Although the months in Japan’s new calendar are numbered in order from one through twelve (rather than each month having its own name as is the custom in the West), each month in the old Japanese calendar had a name that related to seasonal conditions. Shiwasu, “Month of Priests Running”, was the name of the twelfth month. If even the dignified priests were busy enough to be running about getting ready for the new year, this final month of the year must have been a hectic time indeed. In contrast, the first month of the new year was called Mutsuki, “Month of Harmony”.

Preparing for the New Year

Preparations for the New Year would begin on the 13th day of the final month of the year. During the Edo Period (1603 – 1868), this day came to be known as “Kishukunichi”, or “Day of the Ghost”, and was considered a highly auspicious day for everything but weddings. This is when susuharai (getting rid of the year’s soot and dust) was carried out at Edo Castle in preparation to greet the gods of the new year, a custom that spread throughout the population and is still followed today. Beginning with susuharai on the 13th, New Year’s preparations continue for the rest of the month as sticky mochi rice is pounded for rice cakes, decorations are placed in the tokonoma alcove, pine sprigs and other material for New Year’s decorations are gathered, and special osechi dishes are prepared.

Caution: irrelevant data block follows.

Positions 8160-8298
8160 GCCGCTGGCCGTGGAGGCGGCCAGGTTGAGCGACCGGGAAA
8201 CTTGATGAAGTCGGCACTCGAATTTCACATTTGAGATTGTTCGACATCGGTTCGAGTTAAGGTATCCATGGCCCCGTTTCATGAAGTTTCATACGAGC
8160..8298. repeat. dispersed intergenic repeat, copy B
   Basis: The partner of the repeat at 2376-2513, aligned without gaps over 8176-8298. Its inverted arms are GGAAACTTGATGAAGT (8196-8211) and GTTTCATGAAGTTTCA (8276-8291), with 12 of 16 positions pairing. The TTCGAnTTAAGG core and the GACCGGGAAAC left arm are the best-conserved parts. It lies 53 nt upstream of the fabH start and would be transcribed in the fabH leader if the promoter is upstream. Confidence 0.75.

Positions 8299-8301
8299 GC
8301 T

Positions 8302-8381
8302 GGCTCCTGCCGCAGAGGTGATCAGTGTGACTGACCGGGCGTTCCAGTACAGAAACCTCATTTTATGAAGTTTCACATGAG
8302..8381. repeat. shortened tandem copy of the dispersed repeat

Toshi no Ichi – Year-End Fairs

Toshi no ichi, or year-end fairs, are open-air markets held during the final month of the year. Stalls sell all sorts of products, ranging from ordinary household goods to special New Year’s decorations and lucky charms. These year-end fairs are held throughout Japan and some are quite specialised in the wares they sell. One such specialist year-end fair in Tōkyo is the popular Hagoita Ichi held every year at Asakusa’s Sensōji Temple from December 17th to 19th. Here customers can browse at dozens of stalls selling all kinds of hagoita, rectangular wooden paddles originally used to play hanetsuki, a game similar to badminton. However, the hagoita on display here are highly decorative and regarded as lucky objects that can be used to bat away misfortune.

Decorative hagoita – lucky objects to bat away bad luck.

Ōmisoka – New Year’s Eve

The last day of the month is known as “Misoka”, written with the kanji 晦日. An alternative term is “Tsugomori”, which relates to the fact that in the old calendar the end of the month was when the moon could no longer be seen in the night sky. “Tsugomori” is thought to be an altered pronunciation of the term “Tsuki-komori” (月隠り), meaning “hiding moon”. Since New Year’s Eve is not only the last day of the month but also the last of the year, the kanji 大 meaning “big” is added to 晦日 (Misoka), giving us 大晦日 (Ōmisoka), the last day of the year. Once upon a time, people would follow the New Year’s Eve custom of toshigomori (歳籠), shutting themselves inside the house or in a shrine and staying awake all night in order to welcome the deity Toshigami, who was believed to visit households on New Year’s Day, particularly coming to those who had sat up waiting throughout the dark, moonless night. With Toshigami’s visit, the New Year would begin.

Jōya-no-kane – bronze temple bells all over Japan are struck 108 times on New Year’s Eve to ring out the old year and welcome in the new year.

Mutsuki – The First Month